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Showing posts from March, 2023

1986/1987/1988: Mrs Hinchcliffe's Old Arbury, Chesterton And Vicarage Terrace Memories - Part 5

Mrs Elizabeth Jones outside her house in George Street, Chesterton in the 1920s. 'Uncle Albert built the bay window onto their house,' said Mrs Hinchcliffe. 'He was a very clever man.' Mrs Grace Hinchcliffe's memories, contributed to the Arbury Archive in the mid-to-late 1980s, continue.  'It makes me think, how the school leaving age has gone up and up. My mum and dad were eleven when they left. I was fourteen. Now it's sixteen [1987]. Of course, it's eighteen if you stop on. But I often think how young Mum, Dad, Uncle Arthur, Aunt Lou and them were when they left. 'Uncle Arthur and Aunt Lizzie were the oldest two.  'Uncle Arthur was born in 1881 - I saw his birth certificate when he applied for his pension - and Aunt Lizzie a year or two later. Well, Uncle Arthur worked as a maintenance man for one of the colleges, then had to go to war, then worked at Girton College until he retired. His wife was ill for years, and Uncle Arthur coped, all very

Orchard Park - the Arbury Camp Earthwork and The Cleverness of Planners...

Wonderful to mix, merge and match old maps of the historic Arbury area with modern aerial views. The planners at Orchard Park (originally Arbury Park) were rather ingenious to include the outline of the earthwork of the iron age Arbury Camp in their plans - this is called 'Ring Fort Road'.  Arbury was believed by archaeologists to have been an undefended site, an iron age settlement within a circular ditch in which people lived, for many years. The ditch was believed to have been for keeping the animals belonging to the settlers safe from wolves and robbers. But other, more recent, excavations on the site indicate otherwise - that Arbury was a defended site. We'll take a delve into all this soon. The earthwork outline looks great from above - a real indication that people have lived in the area for over two thousand years, and of the origin of the Arbury name. A broader view of the district, with some historic and modern inserts. The Arbury/Harborough Meadows, north of Arbu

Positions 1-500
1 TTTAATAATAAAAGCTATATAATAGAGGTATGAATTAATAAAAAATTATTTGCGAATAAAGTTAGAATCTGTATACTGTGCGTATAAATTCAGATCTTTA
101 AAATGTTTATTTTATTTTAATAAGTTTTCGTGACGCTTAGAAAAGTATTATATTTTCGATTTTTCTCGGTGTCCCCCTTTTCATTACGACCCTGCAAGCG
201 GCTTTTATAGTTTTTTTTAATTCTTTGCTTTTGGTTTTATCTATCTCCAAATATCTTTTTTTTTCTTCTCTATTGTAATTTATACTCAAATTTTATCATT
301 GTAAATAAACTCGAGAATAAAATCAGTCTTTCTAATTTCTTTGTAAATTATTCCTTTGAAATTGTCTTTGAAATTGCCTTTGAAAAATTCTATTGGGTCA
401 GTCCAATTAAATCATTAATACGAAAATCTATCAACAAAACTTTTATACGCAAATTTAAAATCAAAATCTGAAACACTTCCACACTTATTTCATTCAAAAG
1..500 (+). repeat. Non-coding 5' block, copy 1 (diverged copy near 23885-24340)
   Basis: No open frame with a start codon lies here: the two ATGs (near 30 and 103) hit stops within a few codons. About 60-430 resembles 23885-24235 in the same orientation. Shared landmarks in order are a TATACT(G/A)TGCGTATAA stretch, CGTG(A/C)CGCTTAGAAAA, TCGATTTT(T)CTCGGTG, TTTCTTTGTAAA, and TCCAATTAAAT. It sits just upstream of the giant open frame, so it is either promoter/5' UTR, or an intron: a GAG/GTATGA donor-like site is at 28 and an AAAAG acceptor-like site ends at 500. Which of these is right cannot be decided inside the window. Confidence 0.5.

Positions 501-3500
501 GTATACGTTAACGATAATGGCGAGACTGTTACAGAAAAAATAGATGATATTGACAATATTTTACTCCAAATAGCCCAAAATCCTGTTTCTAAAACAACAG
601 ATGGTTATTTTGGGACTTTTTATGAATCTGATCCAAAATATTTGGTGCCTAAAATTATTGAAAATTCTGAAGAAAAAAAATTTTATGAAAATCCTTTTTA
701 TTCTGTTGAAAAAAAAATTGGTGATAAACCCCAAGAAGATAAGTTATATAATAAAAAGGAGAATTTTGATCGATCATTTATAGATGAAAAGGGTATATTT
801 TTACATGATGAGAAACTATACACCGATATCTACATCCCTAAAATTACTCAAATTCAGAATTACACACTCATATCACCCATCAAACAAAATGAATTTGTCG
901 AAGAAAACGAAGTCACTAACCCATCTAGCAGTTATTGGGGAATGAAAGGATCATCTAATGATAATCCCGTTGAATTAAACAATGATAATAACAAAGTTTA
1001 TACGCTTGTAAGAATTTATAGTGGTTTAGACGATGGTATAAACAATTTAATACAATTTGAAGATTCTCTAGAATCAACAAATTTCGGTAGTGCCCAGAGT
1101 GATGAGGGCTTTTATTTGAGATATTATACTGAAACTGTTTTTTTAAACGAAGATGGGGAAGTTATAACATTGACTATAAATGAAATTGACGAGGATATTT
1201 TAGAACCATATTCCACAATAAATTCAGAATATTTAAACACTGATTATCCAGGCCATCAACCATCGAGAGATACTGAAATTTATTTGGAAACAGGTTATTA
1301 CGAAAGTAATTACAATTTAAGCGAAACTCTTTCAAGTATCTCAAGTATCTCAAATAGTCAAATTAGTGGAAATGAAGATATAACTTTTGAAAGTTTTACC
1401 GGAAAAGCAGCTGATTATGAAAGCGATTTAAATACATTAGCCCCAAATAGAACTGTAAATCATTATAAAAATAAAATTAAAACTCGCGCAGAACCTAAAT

Arbury Road: Standing Firm at Cherry's Corner - 1989

Cherry's Corner in the 1920s - before the parade of shops was built on Arbury Road. Photo: Cambridgeshire Collection. When Andy began the Arbury Archive in 1983, he knew well the fact that the junction of Arbury Road and Milton Road was 'Cherry's Corner' - plus the fact that the Cherrys had built the parade of shops on Arbury Road by the corner. Older friends and relatives often referred to 'Cherry's Corner' and relayed the history to him as Andy's great-great grandparents had lived next door at No 1, Arbury Road, years before. But he didn't know that Mrs Ceta Cherry, wife of Ernest, still owned the shops until this delightful Cambridge Weekly News article, published on 7 September, 1989:         Mrs Ceta Cherry with some of her tenants and their staff at Cherry's Corner. From left, Elaine Williams, Heather Mothersole, Heidi Morewej and Peter Workman. Cherry's Corner is what older local people call the junction of Arbury Road and Milton Roa